Featured Post

I Am... Mama and Writer

First Mama.  Then Writer.  Though, of late, the latter has consumed a great deal of time as I work to get things in order to potentially be ...

Tuesday, July 24, 2012

Homeschool Training and Support

A comment on a previos post, which was super briefly about homeschooling, suggested that if there was a support and training system in place for homeschooling parents, more would do it.  The implication I read (mostly because I kinda know the commentor) was that if the state had some trainging and support systems in place, more would homeschool.

There are such things in places like California.  And, from what I've heard they work.  Sort of.  I don't know much about the system and I haven't researched it and will not take the time to do so unless I feel it pressingly important.  However, what little I know leads me to believe that providing such creates a new kind of dependence.

The kind of dependence created is rather antethema to some of what makes homeschooling so valuable to the community as a whole.  Part of the reason (not all of it, of course) that homeschooling is so great IS the difficulty of it.  Granted, putting my children away from me for the greater part of the day and entrusting them into another's care would be far more difficult for ME than what I do as a homeschooling Mama.  But what I do is too difficult for the majority of parents who send their children to public school, thus they send them to public school.

Additionally, creating a training and support system through the State simply creates a school at home situation.  There is a difference, ya know, between school at home and homeschool.   Homeschooling is less about recreating the school environment at home and more about teaching our children through life, in non-threatening ways, and in ways that are tailor-made for each of our child-students.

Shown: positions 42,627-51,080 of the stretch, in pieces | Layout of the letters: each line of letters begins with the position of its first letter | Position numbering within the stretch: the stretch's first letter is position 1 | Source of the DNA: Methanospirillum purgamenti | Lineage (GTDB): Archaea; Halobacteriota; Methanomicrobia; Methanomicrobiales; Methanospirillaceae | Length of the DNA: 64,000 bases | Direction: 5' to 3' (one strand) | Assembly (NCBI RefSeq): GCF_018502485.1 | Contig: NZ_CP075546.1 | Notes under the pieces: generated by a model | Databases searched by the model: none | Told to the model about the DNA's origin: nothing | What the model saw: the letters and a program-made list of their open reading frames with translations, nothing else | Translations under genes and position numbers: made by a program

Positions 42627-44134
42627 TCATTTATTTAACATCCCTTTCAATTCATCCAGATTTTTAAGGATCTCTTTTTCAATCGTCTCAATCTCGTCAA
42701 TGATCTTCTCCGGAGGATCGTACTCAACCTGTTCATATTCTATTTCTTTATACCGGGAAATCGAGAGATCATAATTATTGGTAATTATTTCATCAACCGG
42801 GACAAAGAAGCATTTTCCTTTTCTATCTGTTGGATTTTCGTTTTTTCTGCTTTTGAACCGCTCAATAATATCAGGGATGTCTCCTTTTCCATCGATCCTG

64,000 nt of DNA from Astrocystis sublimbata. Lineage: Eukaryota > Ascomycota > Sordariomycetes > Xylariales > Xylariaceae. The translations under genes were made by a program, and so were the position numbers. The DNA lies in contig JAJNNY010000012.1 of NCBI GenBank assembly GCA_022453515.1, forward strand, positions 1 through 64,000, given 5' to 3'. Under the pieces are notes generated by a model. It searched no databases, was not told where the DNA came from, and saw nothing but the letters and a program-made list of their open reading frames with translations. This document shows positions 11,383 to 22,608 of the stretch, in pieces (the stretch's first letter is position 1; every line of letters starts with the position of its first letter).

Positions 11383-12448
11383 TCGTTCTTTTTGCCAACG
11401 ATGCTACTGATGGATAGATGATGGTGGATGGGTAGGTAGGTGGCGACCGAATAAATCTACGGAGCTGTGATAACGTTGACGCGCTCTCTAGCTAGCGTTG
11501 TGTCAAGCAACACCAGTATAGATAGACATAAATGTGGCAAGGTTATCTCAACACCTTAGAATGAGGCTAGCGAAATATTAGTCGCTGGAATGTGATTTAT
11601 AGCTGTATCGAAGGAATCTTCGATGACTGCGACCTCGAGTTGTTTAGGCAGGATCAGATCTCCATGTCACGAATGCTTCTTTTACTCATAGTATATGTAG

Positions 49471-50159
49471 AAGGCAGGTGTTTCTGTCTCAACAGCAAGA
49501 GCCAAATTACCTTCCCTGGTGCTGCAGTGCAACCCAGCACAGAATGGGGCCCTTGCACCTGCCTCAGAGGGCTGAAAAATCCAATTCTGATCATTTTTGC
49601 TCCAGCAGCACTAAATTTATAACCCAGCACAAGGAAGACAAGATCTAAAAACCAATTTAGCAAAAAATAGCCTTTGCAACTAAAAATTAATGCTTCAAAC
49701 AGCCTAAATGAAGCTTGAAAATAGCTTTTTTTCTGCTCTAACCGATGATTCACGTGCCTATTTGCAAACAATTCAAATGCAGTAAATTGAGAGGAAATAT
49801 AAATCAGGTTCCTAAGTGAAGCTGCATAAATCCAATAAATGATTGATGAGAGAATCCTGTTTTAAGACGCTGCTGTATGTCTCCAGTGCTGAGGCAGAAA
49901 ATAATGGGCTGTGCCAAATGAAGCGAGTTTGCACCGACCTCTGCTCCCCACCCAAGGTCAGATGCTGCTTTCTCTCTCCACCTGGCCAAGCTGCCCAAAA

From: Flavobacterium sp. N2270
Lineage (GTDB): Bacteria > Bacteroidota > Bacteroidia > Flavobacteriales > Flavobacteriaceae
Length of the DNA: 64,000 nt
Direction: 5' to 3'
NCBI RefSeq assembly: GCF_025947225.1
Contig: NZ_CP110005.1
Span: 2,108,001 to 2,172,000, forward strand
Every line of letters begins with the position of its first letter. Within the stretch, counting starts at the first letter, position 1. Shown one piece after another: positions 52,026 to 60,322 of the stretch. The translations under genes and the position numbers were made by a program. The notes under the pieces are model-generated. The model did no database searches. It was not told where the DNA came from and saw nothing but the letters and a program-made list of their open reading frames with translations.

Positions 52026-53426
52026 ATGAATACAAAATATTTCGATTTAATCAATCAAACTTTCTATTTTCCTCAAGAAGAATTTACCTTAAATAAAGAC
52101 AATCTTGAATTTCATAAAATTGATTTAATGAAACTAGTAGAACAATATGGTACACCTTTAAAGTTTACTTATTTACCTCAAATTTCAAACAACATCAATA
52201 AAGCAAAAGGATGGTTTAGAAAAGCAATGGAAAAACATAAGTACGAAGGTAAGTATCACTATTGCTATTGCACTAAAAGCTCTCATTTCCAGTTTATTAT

Finally, I desire to point out that "training" outlets and "support systems" are already in place.  The difference between a State providing such and the way it already exists is that the individual who desires to homeschool their child or children must research and learn and find the training and support systems which currently exist.  Whereas, if a State provided training and support structure became standard, the very nature of homeschooling as it is today would change in a big way for the majority of homeschoolers... at least the new ones.  Some folks, including the person who made the comment to which I am sort of responding, would consider this a good thing.  However, for those like me... who are actually DOing the homeschooling and like and appreciate the way it is now, well... we just don't.

So, I hope the California model will stay right where it is in California.  I hope also that the Florida virtual schools will remain rather obscure.  And finally, I hope that homeschooling continues to be about seperating oneself and one's family from the support structure of the government because if it changes from what it is (in that regard), our whole country will lose a source (small though it may be) of a different kind of strength.

No comments:

copyright notice

© 2008-2016 Tori Gollihugh All Rights Reserved